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Sister Mary Tekakwitha (Germaine A. Hemesath)

List of Deceased Sisters

Date of Death 13/05/2020

SMSM SistersSr. Mary Tekakwitha smsm

September 20th,1933 – May 13th, 2020


Germaine A. Hemesath was born on September 20th, 1933, in the small town of Ossian, Iowa.  She was one of eight children born to John Joseph Aloysius Hemesath and Iona Anastasia Marie Scheidemantal Hemesath.  Soon after completing High School, Germain travelled east to enter the Missionary Sisters of the Society of Mary in Bedford, Massachusetts on July 31st, 1951.  When she entered the novitiate, Germain took the name “Tekakwitha” in honor of the first indigenous American woman who was venerated as a saint long before she was finally canonized in 2012.

After making her first vows in Bedford on February 2nd, 1954, Sr. Mary Tekakwitha served on the staff of the Postulate in Lowell, MA.  A year later, she began studies at Framingham State Teachers College and graduated with a B.S. in Home Economics in 1959.  In November 1959, she departed for her first mission assignment to Samoa and taught at Vaimoso.  In May 1962, she was transferred to Leone, in American Samoa and taught at the school there.

In 1963, Sr. Tekakwitha was called back to the United States and did teaching and sewing for the community.  In 1966 she made her “Second Novitiate” in Bedford and was then assigned to the community at 62 Newton St. in Waltham.  In 1970 she was appointed local superior of that community, and in 1971 was appointed Provincial Bursar and moved to Bedford.

In 1972 Sr Tekakwitha was missioned to Jamaica and served there for the next 20 years. She first worked at Hansen Home where she did some teaching as well as office work.  She was also asked to be the Regional Bursar.  Later she moved to Montego Bay where she worked at the Holy Family Self-Help Center.  It was a very poor area, and in addition to the skills she shared by private tutoring, sewing and gardening, “Tek” had the idea of a Thrift Club, so that people could save a little money safely, in a bank.

The Sisters opened a bank account for the Thrift Club and made a “bank book” for each individual adult or child who came to save a few dollars or even a few cents where every deposit or withdrawal was strictly recorded.  We’ve heard that Sr. Tek sometimes walked down the road on the way to the bank with a couple of hundred dollars in her bag but was never robbed.  She was well-respected and people realized it was the money of the community.  This organization was carried on by other Sisters after she left Jamaica.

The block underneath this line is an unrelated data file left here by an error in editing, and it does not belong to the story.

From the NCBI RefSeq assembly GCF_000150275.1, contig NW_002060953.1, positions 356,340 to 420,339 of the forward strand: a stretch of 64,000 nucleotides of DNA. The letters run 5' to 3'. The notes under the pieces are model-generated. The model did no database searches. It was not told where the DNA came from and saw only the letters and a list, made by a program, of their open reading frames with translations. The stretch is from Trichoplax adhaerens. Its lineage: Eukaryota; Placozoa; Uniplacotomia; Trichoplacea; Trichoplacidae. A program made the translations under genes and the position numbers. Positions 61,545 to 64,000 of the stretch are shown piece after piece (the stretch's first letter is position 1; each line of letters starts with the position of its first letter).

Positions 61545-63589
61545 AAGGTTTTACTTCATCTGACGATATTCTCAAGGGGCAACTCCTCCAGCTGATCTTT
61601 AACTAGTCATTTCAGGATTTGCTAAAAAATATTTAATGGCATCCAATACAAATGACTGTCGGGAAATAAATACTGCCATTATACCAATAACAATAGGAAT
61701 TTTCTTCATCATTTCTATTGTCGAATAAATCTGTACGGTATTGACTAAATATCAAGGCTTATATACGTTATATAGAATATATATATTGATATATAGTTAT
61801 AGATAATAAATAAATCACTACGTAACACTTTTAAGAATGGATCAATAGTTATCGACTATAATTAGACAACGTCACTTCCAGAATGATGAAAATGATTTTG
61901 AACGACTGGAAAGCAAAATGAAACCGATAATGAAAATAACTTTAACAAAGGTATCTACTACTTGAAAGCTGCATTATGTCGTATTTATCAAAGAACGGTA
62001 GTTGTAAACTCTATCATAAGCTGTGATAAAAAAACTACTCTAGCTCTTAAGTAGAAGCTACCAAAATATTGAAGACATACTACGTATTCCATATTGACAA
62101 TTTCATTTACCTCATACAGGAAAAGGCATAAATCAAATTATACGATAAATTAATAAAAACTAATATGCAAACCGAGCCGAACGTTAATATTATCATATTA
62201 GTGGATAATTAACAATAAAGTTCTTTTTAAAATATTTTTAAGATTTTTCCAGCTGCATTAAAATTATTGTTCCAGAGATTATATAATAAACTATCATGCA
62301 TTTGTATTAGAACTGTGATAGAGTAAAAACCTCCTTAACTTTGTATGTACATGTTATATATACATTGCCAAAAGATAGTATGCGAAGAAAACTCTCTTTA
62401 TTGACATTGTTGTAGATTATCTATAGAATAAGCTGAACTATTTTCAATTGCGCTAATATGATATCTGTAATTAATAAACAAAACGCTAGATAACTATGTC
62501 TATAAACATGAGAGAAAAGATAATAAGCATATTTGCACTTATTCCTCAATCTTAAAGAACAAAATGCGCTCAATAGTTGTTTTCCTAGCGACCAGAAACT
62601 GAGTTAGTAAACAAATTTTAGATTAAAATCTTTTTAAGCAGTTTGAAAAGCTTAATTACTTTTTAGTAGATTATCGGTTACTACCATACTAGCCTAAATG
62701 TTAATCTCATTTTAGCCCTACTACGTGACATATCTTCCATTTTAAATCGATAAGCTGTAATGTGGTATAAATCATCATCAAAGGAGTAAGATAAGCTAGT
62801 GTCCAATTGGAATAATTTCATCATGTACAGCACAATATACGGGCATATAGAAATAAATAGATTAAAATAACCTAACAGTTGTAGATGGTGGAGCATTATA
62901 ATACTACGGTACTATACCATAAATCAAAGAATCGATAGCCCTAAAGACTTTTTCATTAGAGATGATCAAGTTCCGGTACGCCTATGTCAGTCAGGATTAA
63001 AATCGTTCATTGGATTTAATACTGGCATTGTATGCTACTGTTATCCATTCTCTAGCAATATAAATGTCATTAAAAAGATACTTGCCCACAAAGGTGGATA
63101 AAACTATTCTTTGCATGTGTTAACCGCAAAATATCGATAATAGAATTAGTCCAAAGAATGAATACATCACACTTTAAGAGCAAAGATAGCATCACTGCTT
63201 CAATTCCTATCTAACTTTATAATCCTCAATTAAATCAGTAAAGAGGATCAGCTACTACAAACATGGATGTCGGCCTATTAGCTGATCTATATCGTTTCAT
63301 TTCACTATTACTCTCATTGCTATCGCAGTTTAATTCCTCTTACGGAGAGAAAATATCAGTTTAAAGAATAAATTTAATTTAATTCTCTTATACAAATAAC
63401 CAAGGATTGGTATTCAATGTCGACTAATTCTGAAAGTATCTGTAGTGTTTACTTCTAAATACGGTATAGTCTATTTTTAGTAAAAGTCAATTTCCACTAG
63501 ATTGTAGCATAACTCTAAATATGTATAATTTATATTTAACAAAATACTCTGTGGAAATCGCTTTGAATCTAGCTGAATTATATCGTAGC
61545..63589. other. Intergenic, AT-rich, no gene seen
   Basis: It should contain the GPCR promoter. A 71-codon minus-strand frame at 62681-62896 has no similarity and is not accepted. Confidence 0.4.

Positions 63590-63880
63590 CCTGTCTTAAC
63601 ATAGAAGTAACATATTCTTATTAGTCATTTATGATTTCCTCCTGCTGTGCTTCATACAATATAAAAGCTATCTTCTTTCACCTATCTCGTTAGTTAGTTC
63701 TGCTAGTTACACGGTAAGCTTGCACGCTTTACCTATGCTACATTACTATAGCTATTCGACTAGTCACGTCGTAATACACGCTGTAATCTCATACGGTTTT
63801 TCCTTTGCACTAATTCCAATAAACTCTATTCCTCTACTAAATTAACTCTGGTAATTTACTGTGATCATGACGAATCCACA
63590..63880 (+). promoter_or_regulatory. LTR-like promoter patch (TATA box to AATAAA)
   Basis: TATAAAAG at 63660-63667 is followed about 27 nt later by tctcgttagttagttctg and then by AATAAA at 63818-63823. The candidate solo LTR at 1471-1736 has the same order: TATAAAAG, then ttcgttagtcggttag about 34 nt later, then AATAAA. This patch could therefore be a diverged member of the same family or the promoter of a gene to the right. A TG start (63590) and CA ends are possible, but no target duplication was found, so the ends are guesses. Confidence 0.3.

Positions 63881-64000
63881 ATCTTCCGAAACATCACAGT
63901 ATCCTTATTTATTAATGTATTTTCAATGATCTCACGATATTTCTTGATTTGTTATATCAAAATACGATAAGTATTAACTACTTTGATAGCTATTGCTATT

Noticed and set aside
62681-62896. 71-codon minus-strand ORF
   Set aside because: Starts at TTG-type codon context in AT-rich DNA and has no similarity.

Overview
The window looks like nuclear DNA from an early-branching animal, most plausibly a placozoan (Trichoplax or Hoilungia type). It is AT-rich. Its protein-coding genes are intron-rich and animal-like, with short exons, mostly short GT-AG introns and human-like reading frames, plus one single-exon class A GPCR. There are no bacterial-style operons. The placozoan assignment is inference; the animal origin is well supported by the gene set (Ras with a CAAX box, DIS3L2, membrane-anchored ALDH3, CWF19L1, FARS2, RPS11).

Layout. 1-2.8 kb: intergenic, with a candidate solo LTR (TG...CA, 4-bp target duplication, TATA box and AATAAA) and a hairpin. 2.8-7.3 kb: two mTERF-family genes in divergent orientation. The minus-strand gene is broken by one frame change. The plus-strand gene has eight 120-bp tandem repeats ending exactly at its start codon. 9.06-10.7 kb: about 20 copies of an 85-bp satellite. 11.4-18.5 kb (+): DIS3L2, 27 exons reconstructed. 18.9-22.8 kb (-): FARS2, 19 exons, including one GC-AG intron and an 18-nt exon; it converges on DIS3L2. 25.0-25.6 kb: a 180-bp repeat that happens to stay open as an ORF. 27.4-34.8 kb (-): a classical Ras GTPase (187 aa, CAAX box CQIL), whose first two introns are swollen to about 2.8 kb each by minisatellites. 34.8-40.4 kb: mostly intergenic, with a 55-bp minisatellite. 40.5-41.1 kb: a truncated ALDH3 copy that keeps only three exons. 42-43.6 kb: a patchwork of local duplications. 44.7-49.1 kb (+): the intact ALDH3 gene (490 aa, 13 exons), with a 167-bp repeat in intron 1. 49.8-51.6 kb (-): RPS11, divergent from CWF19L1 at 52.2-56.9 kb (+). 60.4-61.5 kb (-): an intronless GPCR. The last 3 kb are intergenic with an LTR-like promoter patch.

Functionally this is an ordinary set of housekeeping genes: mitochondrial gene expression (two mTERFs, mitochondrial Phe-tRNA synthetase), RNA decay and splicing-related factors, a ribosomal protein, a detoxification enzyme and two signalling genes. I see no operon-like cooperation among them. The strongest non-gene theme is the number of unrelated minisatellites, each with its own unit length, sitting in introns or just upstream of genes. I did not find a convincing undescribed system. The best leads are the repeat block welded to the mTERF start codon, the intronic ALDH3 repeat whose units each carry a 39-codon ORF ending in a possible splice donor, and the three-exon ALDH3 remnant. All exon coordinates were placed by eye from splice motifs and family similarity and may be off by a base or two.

In 1989 Sr Tekakwitha moved from Mt Salem to the community at Balaclava.  In 1993 she returned once more to the USA and in September was assigned to our large community at 62 Newton Street where she gave community service and eventually supervised the kitchen and became a Co-director of the new kitchen management team in 1995.

In August 1997, Sr Tek joined our new community in Lawrence Massachusetts where she was once again involved in teaching and now in Hispanic ministry.

In 1999, having reached the age when many Americans are happy to retire, Sr Tekakwitha was ready to begin a whole new ministry - in health care!  She did a 4-week course to qualify as a CNA (Certified Nursing Assistant).  She was living in the Arlington community and for the next year, she worked three days a week at the Arlington Rest Home, while continuing with community service and sewing for the Sisters.

In February 2001, Sr Tekakwitha returned to Montego Bay in Jamaica – this time to be Supervisor for a hospice for people with HIV/AIDS. She continued in this ministry for the next 7 years.  She retired from the responsibility as Supervisor in 2008 and returned to Waltham, continuing her service to the community, especially by sewing for the Sisters.

Sr. Tekakwitha was a quiet and gentle presence in this community – generous, observant of whatever was happening, with a quick wit, sparkling eyes and ready laughter. She was approachable – Sisters didn’t hesitate to ask her for “a little favor.”

She had suffered serious illnesses several times during her life, but had little to say about that.  But now, as she became more frail and began to suffer memory loss, this was something that could not be concealed. On September 7th, 2016 she moved to the Marillac Residence in Wellesley Hills and was among the first to be placed in their new Memory Care Unit.  Two months ago, she had a fall and was sent to St Patrick’s Manor in Framingham, Massachusetts, for nursing home care.  There she died peacefully on the afternoon of May 13th, 2020.

In the life of Sister Mary Tekakwitha, we find a great example of the Marist spirit as it is described in Article 51 of our Constitutions:

Mary’s one desire
was to do the will of the Father
which she sought throughout her life,
and to co-operate with her whole being
in the saving work of her Son.
Our lifelong task is to learn
to put the interests of the Lord
before all else,
trying to discern His will each day
and to forget ourselves in loving Him.


Gratefully in Mary, 

Sister Helen Muller, smsm                                                      Sister Virginia Fornasa, smsm

Regional Leader                                                                     Communications Secretary